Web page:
By Scott Baldauf writer of The Christian Science Monitor
The Christian Science Monitor
If Henry Kissinger is right - that there are no permanent alliances, only permanent national interests - then the US and India should be in for a long friendship.
Yet Mr. Kissinger's doctrine may provide a cautionary tale for the US, particularly when it comes to India's nuclear program.
In 11th-hour negotiations to formally accept its status as a nuclear power, India has signaled that it is not afraid to stand up to the world's sole superpower if its national interests are at stake.
In the lead up to President Bush's first trip to India, which begins Wednesday, both countries tamped down expectations of a final deal and continued to work on something Bush and Prime Minister Manmohan Singh could sign before Bush's departure on Saturday for Pakistan.
As the fierce debate over India's long-secret nuclear program shows - with American critics calling it a breach in global nonproliferation, and Indian critics shouting for sovereignty - it is clear that India feels it can negotiate with a superpower, as an equal.
"India is not going to be a junior partner to the US, and India is not going to be uncritically supportive of the US on all issues," says C. Rajamohan, a member of India's National Security Advisory Board.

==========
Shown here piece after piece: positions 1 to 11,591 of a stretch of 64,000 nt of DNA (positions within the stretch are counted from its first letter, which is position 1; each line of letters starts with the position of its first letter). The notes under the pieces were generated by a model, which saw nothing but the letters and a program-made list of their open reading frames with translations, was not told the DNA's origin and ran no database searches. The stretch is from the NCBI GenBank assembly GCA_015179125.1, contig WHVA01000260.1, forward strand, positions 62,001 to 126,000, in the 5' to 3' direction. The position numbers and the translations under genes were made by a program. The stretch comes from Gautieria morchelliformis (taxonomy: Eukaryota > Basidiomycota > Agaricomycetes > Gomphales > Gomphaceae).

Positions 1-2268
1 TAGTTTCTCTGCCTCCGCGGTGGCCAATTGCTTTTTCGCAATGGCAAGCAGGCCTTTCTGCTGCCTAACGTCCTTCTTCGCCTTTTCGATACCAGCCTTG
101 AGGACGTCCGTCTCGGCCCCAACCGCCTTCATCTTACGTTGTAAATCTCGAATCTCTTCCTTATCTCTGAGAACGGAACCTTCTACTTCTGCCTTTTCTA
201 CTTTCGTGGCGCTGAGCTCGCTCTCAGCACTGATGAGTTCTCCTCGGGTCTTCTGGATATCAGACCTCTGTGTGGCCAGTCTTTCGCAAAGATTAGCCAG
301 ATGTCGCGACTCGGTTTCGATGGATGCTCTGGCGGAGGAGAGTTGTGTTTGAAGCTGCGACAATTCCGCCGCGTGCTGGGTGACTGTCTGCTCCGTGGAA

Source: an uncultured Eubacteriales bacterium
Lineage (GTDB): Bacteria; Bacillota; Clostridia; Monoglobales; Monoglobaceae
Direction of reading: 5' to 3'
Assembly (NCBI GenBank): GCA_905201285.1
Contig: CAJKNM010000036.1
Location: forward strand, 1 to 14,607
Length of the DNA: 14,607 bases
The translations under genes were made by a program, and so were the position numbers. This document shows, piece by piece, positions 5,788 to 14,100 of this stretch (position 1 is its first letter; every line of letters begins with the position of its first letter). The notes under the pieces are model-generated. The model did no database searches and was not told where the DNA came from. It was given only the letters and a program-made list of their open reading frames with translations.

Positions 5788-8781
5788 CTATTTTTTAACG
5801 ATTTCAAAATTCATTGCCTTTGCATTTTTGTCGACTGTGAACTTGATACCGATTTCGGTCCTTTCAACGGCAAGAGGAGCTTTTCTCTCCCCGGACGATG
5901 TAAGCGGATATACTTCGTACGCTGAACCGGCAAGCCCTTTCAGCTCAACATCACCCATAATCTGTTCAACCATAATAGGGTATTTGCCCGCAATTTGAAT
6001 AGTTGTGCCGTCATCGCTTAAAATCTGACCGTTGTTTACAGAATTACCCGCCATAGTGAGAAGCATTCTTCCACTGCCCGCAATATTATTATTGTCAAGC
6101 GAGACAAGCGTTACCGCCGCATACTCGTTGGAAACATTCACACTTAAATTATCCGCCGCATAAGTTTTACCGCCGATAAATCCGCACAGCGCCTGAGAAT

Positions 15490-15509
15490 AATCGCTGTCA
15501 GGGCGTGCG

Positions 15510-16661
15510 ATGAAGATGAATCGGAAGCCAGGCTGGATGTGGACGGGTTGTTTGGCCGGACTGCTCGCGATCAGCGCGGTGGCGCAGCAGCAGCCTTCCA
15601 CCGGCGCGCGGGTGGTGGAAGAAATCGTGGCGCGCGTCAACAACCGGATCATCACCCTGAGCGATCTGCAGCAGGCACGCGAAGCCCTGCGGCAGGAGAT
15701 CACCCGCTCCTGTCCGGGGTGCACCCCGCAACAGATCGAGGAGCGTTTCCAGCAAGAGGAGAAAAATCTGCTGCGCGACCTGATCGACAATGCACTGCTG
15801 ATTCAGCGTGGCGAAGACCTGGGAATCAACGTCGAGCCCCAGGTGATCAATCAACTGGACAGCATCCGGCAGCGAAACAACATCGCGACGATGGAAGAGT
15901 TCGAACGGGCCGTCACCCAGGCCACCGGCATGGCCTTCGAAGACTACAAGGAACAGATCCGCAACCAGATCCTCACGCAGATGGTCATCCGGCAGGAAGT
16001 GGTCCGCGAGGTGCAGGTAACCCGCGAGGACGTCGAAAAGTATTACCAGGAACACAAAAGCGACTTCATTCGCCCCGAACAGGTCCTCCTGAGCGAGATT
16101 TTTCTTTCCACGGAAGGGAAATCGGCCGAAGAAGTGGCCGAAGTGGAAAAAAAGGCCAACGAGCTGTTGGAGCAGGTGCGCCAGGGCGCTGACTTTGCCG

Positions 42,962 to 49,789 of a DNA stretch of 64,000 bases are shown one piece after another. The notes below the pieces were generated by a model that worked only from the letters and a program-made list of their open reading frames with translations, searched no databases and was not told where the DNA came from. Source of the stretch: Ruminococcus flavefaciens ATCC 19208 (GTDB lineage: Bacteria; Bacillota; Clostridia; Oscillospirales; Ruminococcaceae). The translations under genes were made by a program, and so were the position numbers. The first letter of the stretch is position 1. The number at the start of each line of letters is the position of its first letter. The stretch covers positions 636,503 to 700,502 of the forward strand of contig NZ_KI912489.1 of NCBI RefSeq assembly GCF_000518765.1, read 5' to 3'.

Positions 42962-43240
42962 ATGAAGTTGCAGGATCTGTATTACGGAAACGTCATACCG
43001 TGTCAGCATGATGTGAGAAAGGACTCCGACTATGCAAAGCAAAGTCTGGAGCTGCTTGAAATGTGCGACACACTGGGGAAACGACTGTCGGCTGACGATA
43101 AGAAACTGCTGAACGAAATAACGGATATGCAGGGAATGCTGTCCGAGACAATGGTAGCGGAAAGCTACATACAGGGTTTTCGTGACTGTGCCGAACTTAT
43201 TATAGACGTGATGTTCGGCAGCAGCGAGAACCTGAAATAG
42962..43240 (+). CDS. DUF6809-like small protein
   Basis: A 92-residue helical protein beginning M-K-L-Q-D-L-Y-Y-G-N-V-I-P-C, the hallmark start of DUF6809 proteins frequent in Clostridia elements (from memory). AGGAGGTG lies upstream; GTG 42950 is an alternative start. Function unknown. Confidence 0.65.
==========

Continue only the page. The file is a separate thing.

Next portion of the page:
Stumbling over inspections
At the core of the controversy is a US proposal to grant official Nuclear Power Status to India, including the ability to buy nuclear fuels and parts on the global market, in return for Indian cooperation with regular inspections by the UN-mandated International Atomic Energy Agency.
India has agreed in principle to allow inspections at a number of its civilian nuclear plants, but wants to withhold certain military and research labs from IAEA inspection.
The proposed landmark nuclear agreement, announced during Singh's visit to Washington last July, has been criticized by nonproliferation experts around the world because India never signed the Non-Proliferation Treaty. Under US and international law, nuclear technology can only be shared with countries who have signed the treaty.
In Washington, some members of Congress argue that the Bush administration could be setting a dangerous double standard by granting India Nuclear Power Status, while denying it to countries such as Pakistan, North Korea, and Iran.
But Indian experts say they're not asking for too much.
"We really don't want the moon," says Dr. A. Gopalakrishnan, a nuclear scientist and former chairman of India's Atomic Energy Regulatory Board in Hyderabad. "The rational view is to state the obvious: India is a nuclear power. Then you figure out how much you can live with, and what are the minimal modifications you can get over time."
But Dr. Gopalakrishnan says there is a powerful sense of suspicion - and even revenge - among India's nuclear science establishment toward the US.
"It is the US that forced such painful sanctions on us" in 1974, after India tested its first nuclear bomb, "and it is these same guys who are trying to change the rules again," he says. …